We will never forget your lessons, taught more by example than words RANI RASIAH On Saturday March 30, we bade farewell to Rani Rasiah, former staff member of St. Peter’s College, Bambalapitiya. She passed away on Monday 25 and her dear ones, including the members of the Peterite Family were there to say goodbye to [...]

The Sundaytimes Sri Lanka



We will never forget your lessons, taught more by example than words


On Saturday March 30, we bade farewell to Rani Rasiah, former staff member of St. Peter’s College, Bambalapitiya. She passed away on Monday 25 and her dear ones, including the members of the Peterite Family were there to say goodbye to a caring and loving mother, friend, teacher and guide.

She served on the staff of St. Peter’s College, Colombo 4 for 36 years, 22 of which were in the capacity as Head of the Tamil stream. Countless numbers of Peterites will remember her as a gracious elegantly dressed personality, faithful to duty and loyal to her workplace. She had worked under many Rectors and won their love and admiration for her dedicated services. The tribute paid to her by the present Rector Rev. Fr. Travis Gabriel when her body was brought to the College Chapel was a genuine summary of her 36 year reign of love and loyalty.

Her sudden demise triggered shock waves among her students both here and abroad. She taught them not only English and Mathematics but also, scores of lessons for life. They related many stories through their tears as they paid their last respects to their beloved teacher. Even though she retired in 2008, I’d say she left her heart behind at St. Peter’s. She used to always inquire about College whenever we spoke on the telephone or met. Her last visit to the school was in December 2012 for the “Back to School” event organised by the OBU. She said she felt tired but enjoyed it thoroughly. She was also a loyal member of the Parent Teacher Association for many long years.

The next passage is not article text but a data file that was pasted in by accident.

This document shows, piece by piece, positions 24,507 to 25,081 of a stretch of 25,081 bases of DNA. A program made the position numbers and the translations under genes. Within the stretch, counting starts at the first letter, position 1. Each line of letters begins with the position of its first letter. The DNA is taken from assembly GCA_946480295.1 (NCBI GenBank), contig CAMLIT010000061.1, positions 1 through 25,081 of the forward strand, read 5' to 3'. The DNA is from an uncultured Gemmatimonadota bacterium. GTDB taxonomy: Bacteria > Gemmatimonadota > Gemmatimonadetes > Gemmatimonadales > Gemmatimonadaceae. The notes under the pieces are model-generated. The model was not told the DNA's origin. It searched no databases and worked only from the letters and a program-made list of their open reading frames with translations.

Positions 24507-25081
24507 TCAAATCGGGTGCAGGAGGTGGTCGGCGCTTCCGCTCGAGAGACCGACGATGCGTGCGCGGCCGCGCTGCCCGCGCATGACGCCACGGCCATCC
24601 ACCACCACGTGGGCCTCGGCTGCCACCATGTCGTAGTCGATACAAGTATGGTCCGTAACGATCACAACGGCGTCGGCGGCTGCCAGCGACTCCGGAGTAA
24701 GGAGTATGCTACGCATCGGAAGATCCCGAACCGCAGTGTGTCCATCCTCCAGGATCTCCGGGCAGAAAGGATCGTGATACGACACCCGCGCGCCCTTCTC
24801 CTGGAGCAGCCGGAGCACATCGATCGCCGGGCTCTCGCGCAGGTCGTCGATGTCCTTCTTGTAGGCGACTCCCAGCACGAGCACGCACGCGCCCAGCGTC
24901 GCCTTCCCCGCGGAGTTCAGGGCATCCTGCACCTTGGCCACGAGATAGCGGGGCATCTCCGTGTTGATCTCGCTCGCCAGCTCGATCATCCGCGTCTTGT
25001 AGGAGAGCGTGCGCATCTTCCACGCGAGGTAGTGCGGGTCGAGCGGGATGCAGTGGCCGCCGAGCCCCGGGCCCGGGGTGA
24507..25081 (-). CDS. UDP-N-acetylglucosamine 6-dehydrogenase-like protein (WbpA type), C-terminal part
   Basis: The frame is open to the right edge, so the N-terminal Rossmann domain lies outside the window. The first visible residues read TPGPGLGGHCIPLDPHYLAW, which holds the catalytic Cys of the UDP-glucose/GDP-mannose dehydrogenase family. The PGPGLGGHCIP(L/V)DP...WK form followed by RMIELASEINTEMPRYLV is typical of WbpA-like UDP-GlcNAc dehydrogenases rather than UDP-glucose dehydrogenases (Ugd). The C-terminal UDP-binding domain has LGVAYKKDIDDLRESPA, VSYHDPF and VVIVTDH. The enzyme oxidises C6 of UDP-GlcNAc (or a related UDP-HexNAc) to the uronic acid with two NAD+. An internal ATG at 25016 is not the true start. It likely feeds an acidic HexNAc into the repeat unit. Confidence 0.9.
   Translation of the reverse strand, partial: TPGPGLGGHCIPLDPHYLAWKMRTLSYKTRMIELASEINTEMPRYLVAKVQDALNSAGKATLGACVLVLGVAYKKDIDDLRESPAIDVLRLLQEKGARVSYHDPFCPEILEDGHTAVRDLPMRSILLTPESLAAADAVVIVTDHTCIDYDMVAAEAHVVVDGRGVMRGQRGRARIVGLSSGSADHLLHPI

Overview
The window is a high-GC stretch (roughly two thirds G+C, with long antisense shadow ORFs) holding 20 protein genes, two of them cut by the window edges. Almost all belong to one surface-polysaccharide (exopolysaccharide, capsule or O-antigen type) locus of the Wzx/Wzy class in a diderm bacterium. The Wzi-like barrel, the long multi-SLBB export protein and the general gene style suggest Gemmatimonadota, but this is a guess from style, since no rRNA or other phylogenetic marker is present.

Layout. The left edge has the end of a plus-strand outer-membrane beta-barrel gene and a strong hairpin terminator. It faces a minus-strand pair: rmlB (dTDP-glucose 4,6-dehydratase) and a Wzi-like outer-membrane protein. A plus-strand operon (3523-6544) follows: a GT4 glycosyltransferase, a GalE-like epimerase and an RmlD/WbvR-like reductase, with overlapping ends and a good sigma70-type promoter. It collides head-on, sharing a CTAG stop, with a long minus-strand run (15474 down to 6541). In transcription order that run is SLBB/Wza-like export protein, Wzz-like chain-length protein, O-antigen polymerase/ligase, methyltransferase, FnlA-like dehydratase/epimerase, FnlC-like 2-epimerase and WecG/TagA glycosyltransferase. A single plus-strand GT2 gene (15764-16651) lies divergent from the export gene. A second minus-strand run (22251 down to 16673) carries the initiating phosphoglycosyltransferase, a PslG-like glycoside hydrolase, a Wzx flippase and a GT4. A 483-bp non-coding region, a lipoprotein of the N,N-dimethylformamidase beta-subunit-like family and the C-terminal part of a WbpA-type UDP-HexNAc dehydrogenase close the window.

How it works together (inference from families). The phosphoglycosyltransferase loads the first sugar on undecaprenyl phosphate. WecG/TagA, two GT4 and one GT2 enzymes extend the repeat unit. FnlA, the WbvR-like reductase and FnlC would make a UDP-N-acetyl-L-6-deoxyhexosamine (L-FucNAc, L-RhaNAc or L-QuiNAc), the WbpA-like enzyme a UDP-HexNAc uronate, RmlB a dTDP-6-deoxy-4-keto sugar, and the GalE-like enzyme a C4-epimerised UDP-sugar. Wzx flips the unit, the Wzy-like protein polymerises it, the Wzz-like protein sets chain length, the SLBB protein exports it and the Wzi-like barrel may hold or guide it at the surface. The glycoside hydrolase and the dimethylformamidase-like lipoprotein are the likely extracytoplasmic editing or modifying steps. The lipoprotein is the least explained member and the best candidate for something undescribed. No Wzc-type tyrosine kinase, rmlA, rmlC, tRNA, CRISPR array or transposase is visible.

She was a devoted wife to her late husband Edgar and a loving mother to her “children” – I say children because she was a mother not only to her only son Ranjan, but also to her sister’s children Ranjini, Kumar, Shamala and Suresh whose mother passed away when they were growing up. Since July 2012, Ruby, Ranjan’s wife also came under her maternal care.

To us teachers especially to a “band” of us, she was a mother, mentor, friend and guide. She was well known to our families too. We turned to her at all times for advice and guidance and she never let us down, always patient, always kind. She enhanced our teaching career with many lessons taught more by example than by words.

Teacher, you were indeed a precious gift from God to all of us. There will never be another you. Thank you for your love, care, concern and friendship.

Goodbye till we meet again on that beautiful shore.

Imojen Mel

I will always remember you as  one who loved life


“April is a cruel month” said the poet T.S. Eliot. It will always be the cruellest month for me, as my beloved uncle was snatched by death in the prime of life on April 27, 2012. He was only 42. For me, the Koel does not sing of Avurudu anymore. It sounds like a screech as though he was screaming the fateful words “He’s going. He’s going.” Staccato firecrackers symbolise the unpredictable nature of life.

He was named Arjuna Udara. Arjuna, the warrior. Udara, the great. He lived up to both names. He fought with all his might the disease that sapped his strength and left him confined to a wheelchair. Cancer did not scare him – He fought it.

He was Udara indeed. If anybody deserved the title, it was he. His devotion to his wife who was disabled even when he married her was proof enough. I have never seen him disheartened. The two of them lived a happy life together. He was her protector and guardian. Little did she know that one day, she would get the chance to repay his devotion. I remember the countless days I spent at their house when I was a child, building Lego houses with them.

They treated me as the daughter they couldn’t have. I visited him almost everyday when he fell sick with the heartless illness, and every single one of those days when he could gather up the strength to speak, he would tell me to stay focused on my goals always. He knew I had to sit my O Levels soon. I remember his words clearly. He told me not to let anything distract me. He told me to make the best use of my time. He told me to keep my eyes on the stars and at the same time, my feet on the ground. He told me to make him proud someday.

His devotion to his family was equally strong. He rejoiced in our simple triumphs and had great hopes for our future. Even when he was facing certain death, he did not fear it. It was as though he was defying death.